Rocky’s monk seal pup born on Waikīkī beach gives birth to her own pup Uʻi Mea Ola
Nearly 6 years ago, Hawaiian monk seal RH58 named Rocky surprisingly gave birth to a female pup on a busy, high-traffic beach in Waikīkī. Now, that world-famous pup RJ58 named Kaimana is raising a pup of her own, but in a much quieter location.
On Jan. 28, 2023, Kaimana gave birth to the first pup of 2023 in the main Hawaiian Islands. Peak pupping season usually begins in spring, so this early start is a welcome surprise, according to a news release from the NOAA Fisheries.
Hawaiʻi Marine Animal Response members witnessed the birth; and they have been on site daily to monitor the pair.
“We’ve been observing a lot of nursing and swimming behavior from the pair,” said Jon Gelman, president of Hawaiʻi Marine Animal Response. “We’ll continue to be in the area until after Kaimana leaves, and the pup begins to venture off by itself.”
The response team also worked with Kahuku Elementary School’s fifth grade class to gift the pup a Hawaiian name. The students selected the name Uʻi Mea Ola, or Uʻi for short. It means “beautiful survivor.”
One of the reasons the students gifted this name was that the pup was born safely during the moon phase ʻOle Kū Lua, known for high tides and rough conditions.
“Our goal with each naming is for the students, teachers and surrounding communities to learn a bit more about Hawaiian monk seals, their importance and conservation,” said Emily Greene, education manager of Hawaiʻi Marine Animal Response. “In addition, we hope that these students feel a sense of kuleana, or responsibility, to care for and conserve not only the pup they name but all monk seals and marine life.”
When Kaimana was born in June 2017, the newborn pup quickly caught the attention and the hearts of people across Hawaiʻi and beyond.
She was the first known Hawaiian monk seal to be born on a popular Waikīkī beach. The location, however, posed a number of risks to the young pup’s future. So after extensive discussion and analysis, NOAA and partners relocated Kaimana when Rocky weaned her. The move enabled Kaimana to grow up in a more remote location, in the company of other wild monk seals and away from high levels of human interaction.
“With any relocation, we always strive for the best possible outcome for these endangered seals,” said Kilali Alaʻilima Gibson, NOAA Fisheries’ Oʻahu marine wildlife response coordinator. “And with Kaimana, we’re excited to see that not only is she doing well, but she’s opted to give birth on a much quieter beach from where she was born.”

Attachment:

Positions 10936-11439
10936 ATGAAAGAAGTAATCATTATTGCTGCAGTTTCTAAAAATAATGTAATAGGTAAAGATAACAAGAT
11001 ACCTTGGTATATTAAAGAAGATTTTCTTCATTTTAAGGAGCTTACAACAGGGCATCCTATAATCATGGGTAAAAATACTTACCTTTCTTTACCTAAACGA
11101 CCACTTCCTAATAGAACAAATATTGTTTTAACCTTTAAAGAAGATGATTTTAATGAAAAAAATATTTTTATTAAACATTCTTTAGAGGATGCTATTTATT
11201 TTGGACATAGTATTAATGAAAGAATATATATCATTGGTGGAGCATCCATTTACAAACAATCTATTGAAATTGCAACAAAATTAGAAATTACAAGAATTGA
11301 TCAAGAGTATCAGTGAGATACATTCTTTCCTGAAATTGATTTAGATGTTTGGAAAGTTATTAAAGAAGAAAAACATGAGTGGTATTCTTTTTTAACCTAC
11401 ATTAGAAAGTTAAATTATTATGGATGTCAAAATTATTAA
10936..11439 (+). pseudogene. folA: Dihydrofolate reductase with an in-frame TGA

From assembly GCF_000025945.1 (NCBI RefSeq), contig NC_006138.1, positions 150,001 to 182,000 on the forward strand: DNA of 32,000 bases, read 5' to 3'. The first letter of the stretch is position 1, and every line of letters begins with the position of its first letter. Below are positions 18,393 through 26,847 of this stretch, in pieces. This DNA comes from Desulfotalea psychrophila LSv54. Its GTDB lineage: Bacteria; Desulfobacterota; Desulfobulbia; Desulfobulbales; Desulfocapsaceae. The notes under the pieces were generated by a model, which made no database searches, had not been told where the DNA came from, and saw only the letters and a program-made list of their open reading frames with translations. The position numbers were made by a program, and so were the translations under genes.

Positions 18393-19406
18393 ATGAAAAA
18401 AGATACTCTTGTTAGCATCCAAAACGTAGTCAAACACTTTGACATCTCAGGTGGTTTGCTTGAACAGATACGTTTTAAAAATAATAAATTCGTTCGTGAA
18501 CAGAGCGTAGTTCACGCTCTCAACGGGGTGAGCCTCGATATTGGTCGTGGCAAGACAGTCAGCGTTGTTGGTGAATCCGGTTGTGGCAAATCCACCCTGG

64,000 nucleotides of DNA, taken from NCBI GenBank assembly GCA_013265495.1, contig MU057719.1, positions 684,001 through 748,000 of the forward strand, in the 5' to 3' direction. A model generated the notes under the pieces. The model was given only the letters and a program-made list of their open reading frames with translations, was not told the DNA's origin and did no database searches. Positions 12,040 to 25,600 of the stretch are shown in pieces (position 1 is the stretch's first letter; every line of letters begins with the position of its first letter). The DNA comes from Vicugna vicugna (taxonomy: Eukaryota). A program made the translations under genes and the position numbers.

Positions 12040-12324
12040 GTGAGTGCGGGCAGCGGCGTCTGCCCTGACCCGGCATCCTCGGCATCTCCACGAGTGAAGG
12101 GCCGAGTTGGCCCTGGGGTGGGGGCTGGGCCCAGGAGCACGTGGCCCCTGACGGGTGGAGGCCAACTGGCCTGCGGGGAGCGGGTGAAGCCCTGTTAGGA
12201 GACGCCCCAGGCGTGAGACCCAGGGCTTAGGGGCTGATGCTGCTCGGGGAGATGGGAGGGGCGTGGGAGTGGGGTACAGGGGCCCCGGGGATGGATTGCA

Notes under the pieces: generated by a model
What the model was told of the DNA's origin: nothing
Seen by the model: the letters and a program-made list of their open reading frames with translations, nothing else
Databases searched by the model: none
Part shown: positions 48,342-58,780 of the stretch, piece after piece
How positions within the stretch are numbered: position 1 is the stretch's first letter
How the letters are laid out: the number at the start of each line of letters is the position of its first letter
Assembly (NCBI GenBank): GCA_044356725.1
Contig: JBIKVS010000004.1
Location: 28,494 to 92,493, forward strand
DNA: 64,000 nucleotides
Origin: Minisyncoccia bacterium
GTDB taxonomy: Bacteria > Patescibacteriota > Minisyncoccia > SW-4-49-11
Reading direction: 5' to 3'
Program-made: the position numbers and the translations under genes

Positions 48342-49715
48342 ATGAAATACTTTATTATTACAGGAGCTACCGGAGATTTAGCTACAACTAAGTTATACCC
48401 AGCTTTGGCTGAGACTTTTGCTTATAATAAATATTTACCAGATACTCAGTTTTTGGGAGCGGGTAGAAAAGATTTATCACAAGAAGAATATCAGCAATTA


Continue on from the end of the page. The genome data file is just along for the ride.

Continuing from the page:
That news is especially noteworthy because Hawaiian monk seals often return to the beaches where they were born to give birth.
With Uʻi kicking off this year’s pup cohort, NOAA Fisheries anticipates seeing more Hawaiian monk seal births following soon.
“We’re gearing up for what we expect to be another busy pupping year,” Gibson said. “We’re looking forward to monitoring each new pup’s development with our partners, and sharing information with the community on how we can all do our part to help keep these pups safe and healthy.”
Hawaiian monk seals give birth throughout the year, but peak pupping season is typically March through August.
NOAA works with volunteers and provides competitive grant funding to partners like the Hawaiʻi Marine Animal Response and The Marine Mammal Center to help oversee the day-to-day monitoring of monk seals in Hawaiʻi. These partners set up perimeters around mom-pup pairs and monk seals in busy locations to guide beachgoers on how much space to give nursing and resting seals.
“Our volunteers work hard to educate the public on the importance of these animals, and to ensure the seals have a place to rest undisturbed,” Gelman said. “We appreciate the community’s support respecting the perimeters and signs in place, and reporting seal sightings.”
If you run into mom and pup pairs — or monk seals in general — here’s how you can keep the seals and yourself safe:
- Give them space. Keep a respectful distance of at least 150 feet from mom-pup pairs, and at least 50 feet from all other monk seals—on land and in the water.
- Swim elsewhere. If a mom-pup pair is present, swim at a different location. Hawaiian monk seal mothers can be protective of their pups and have bitten people in the past.
- Keep your dogs leashed. Pets can transmit diseases to wild animals and vice versa. Also, stressful dog encounters may cause a seal to react aggressively or leave the area.
- Report sightings. If you spot a seal, call the statewide NOAA Marine Wildlife Hotline: 888-256-9840.